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US productivity drops by most since Q4 2015
[WASHINGTON] American workers were unexpectedly less productive during the third quarter, with growth in their output failing to keep up with hours worked.
The Labour Department said on Wednesday nonfarm productivity, which measures hourly output per worker, fell at a 0.3 per cent annualised rate between July and September, the biggest decline in almost four years. The last drop that was sharper was in the fourth quarter of 2015.
The decline might set back the prospects of a pick-up expected by some economists in the trend growth rate for productivity following 2017 tax law changes partially aimed at fostering investment.
Analysts had expected productivity growth of 0.9 per cent during the quarter.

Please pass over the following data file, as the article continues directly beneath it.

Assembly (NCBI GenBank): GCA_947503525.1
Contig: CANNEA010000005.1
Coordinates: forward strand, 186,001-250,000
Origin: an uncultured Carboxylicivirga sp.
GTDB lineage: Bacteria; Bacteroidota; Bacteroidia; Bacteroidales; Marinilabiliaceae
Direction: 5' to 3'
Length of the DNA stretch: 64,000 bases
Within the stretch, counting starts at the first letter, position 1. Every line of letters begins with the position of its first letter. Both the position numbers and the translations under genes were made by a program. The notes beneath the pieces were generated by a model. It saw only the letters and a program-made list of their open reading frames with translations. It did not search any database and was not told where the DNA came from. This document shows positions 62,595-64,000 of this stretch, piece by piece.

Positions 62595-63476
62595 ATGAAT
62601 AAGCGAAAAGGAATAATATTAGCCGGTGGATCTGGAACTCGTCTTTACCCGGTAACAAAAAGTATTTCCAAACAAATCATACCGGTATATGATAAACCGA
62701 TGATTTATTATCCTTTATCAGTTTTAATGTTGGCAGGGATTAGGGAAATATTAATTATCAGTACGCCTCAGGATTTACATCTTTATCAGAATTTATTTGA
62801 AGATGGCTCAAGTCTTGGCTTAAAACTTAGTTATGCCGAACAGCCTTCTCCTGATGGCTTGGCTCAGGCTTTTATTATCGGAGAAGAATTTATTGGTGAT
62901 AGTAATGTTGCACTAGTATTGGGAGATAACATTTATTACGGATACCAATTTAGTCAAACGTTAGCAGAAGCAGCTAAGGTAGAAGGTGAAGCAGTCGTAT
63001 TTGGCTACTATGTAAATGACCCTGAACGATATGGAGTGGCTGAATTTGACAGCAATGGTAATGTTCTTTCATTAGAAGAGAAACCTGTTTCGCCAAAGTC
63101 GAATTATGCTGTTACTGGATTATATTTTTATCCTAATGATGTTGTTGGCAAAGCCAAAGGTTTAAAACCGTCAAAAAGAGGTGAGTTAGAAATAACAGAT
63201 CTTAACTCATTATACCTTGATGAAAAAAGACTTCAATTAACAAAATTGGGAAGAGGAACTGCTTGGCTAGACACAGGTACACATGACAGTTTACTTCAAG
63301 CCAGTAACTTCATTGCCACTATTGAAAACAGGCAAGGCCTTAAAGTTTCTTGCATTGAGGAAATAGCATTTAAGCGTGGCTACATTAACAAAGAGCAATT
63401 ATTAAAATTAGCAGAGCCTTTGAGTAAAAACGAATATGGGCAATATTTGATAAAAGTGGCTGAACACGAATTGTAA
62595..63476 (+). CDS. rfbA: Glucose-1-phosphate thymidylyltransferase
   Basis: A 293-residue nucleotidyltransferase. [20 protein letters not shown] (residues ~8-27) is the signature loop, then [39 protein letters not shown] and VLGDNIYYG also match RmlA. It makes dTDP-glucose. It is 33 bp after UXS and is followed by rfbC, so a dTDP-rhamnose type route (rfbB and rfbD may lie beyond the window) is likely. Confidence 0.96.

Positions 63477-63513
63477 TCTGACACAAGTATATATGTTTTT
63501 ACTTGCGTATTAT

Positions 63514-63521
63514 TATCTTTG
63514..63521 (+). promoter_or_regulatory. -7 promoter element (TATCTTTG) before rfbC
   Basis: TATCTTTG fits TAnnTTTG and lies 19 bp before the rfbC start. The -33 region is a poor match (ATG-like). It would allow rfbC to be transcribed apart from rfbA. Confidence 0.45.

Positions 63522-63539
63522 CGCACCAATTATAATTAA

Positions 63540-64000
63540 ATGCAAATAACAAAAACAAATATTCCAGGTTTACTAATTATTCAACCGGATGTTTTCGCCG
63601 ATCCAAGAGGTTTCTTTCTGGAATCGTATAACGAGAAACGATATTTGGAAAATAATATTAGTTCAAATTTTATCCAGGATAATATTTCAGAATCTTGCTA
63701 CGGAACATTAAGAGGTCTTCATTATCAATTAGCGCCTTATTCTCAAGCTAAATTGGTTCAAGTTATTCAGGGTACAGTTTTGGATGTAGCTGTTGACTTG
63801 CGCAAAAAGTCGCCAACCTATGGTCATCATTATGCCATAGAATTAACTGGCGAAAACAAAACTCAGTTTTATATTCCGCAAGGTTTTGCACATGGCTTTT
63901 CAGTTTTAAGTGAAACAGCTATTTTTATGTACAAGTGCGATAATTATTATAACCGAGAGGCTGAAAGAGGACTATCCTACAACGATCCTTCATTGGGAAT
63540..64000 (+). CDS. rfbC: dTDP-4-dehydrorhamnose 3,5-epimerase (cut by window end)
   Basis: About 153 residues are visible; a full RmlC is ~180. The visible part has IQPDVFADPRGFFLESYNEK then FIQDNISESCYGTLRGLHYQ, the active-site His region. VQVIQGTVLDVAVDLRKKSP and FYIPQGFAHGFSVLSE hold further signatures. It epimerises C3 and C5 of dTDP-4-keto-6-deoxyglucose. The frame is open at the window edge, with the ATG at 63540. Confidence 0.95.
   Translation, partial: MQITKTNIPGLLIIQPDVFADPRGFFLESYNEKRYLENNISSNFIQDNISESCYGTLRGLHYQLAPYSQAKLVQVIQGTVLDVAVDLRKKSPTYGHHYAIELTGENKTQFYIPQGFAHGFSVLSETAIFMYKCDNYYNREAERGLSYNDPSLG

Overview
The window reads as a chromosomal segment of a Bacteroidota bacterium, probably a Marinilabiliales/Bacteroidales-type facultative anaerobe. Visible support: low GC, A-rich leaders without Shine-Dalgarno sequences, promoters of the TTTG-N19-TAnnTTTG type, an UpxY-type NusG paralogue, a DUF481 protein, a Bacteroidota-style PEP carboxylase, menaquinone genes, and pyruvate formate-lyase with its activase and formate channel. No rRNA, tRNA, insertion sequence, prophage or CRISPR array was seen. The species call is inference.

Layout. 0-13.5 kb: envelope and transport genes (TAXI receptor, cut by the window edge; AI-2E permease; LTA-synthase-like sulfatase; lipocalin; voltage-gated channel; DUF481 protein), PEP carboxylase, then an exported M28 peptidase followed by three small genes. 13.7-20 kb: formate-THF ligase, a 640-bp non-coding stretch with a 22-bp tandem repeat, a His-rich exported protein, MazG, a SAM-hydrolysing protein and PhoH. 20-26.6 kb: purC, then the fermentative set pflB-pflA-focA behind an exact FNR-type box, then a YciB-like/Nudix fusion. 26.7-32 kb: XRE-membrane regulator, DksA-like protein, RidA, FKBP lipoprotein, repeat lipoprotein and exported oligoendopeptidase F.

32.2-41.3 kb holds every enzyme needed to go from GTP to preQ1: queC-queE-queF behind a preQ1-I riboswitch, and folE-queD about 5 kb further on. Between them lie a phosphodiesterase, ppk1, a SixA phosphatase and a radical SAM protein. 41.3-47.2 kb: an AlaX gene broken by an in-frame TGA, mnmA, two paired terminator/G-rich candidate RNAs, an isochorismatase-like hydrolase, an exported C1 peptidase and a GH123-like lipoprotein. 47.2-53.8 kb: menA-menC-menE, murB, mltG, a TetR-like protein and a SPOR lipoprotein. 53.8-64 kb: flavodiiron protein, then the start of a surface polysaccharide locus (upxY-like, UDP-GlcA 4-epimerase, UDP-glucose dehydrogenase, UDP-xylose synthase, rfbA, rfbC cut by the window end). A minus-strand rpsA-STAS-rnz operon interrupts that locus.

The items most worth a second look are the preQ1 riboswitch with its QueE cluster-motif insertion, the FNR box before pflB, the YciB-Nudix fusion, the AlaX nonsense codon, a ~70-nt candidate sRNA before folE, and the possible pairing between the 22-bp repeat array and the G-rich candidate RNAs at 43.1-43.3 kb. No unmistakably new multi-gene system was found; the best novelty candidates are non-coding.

Part of the surprise owes to a modest upward revision in the Labour Department's estimate for productivity growth during the second quarter, to 2.5 per cent growth from a previous estimate of 2.3 per cent.
With the revisions, labour productivity was 1.4 per cent higher in the third quarter than in the same period of 2018. That is a tenth of a point higher than the 1.3 per cent average annual growth rate of 2007-2018, but well below the 2.1 per cent long-run average between 1947 and 2018.
Labour productivity also declined in the factory sector for the second straight quarter, falling at a 0.1 per cent annual rate in the third quarter.
Unit labour costs, the price of labor per single unit of output, rose at a 3.6 per cent rate in the third quarter.
Hours worked rose at a 2.4 per cent rate, while output was up 2.1 per cent.